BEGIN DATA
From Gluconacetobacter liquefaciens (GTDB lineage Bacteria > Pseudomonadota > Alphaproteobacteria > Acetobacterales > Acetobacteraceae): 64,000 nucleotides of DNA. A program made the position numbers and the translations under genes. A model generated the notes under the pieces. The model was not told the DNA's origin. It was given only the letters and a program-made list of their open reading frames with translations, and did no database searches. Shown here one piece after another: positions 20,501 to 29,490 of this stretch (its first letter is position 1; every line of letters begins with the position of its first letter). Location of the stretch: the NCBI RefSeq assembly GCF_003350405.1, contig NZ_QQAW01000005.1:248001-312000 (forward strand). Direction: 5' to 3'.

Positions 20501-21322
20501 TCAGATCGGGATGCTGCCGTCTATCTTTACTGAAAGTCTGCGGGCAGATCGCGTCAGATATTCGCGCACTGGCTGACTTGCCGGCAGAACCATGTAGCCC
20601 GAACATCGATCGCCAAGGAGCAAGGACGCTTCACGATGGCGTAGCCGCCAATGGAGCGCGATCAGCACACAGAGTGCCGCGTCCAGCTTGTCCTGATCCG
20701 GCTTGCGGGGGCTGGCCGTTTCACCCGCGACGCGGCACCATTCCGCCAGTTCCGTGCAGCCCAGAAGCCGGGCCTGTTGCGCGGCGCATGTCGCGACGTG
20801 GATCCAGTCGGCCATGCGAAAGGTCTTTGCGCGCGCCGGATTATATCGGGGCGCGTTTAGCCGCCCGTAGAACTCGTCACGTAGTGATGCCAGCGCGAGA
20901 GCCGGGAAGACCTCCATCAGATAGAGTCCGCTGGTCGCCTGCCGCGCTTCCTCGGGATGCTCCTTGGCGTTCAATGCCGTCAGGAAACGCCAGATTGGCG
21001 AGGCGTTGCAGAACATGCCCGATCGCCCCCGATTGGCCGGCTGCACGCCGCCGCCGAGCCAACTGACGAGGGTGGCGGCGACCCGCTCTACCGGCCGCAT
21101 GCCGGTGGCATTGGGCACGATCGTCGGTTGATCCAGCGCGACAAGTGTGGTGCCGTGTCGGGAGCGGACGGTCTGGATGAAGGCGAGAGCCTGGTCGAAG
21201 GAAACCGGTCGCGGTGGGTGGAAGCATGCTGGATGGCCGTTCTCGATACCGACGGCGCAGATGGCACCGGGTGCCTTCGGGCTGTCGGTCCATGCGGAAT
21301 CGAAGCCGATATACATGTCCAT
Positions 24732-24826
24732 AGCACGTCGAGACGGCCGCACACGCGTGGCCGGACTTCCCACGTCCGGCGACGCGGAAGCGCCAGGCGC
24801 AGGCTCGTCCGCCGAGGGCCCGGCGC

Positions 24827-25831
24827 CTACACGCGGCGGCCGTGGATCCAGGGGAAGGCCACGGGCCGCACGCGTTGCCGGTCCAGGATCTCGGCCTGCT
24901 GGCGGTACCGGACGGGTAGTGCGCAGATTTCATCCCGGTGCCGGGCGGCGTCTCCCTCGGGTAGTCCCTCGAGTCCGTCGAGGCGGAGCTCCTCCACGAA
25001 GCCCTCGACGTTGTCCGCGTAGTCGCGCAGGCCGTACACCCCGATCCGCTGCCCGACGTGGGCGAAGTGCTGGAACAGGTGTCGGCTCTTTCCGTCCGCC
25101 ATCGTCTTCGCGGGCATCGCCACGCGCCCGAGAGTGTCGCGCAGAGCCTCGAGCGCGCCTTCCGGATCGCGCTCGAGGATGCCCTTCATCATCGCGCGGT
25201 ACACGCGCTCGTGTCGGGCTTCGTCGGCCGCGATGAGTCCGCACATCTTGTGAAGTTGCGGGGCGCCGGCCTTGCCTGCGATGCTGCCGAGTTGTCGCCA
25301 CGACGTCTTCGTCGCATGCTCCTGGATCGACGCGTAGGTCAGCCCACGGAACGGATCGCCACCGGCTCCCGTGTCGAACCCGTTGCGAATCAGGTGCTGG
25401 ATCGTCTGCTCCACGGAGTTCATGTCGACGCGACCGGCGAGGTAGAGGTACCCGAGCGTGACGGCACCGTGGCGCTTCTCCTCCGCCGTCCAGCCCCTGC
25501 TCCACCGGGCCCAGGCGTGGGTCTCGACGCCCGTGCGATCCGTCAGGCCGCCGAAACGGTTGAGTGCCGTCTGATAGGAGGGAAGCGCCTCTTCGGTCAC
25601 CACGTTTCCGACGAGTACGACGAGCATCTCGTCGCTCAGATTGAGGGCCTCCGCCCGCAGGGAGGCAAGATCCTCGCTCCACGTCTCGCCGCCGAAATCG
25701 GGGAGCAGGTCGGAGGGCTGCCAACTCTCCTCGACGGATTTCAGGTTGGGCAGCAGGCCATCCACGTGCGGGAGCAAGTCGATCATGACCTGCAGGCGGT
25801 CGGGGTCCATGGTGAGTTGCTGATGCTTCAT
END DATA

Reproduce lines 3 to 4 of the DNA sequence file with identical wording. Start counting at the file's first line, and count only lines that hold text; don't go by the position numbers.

20501 TCAGATCGGGATGCTGCCGTCTATCTTTACTGAAAGTCTGCGGGCAGATCGCGTCAGATATTCGCGCACTGGCTGACTTGCCGGCAGAACCATGTAGCCC
20601 GAACATCGATCGCCAAGGAGCAAGGACGCTTCACGATGGCGTAGCCGCCAATGGAGCGCGATCAGCACACAGAGTGCCGCGTCCAGCTTGTCCTGATCCG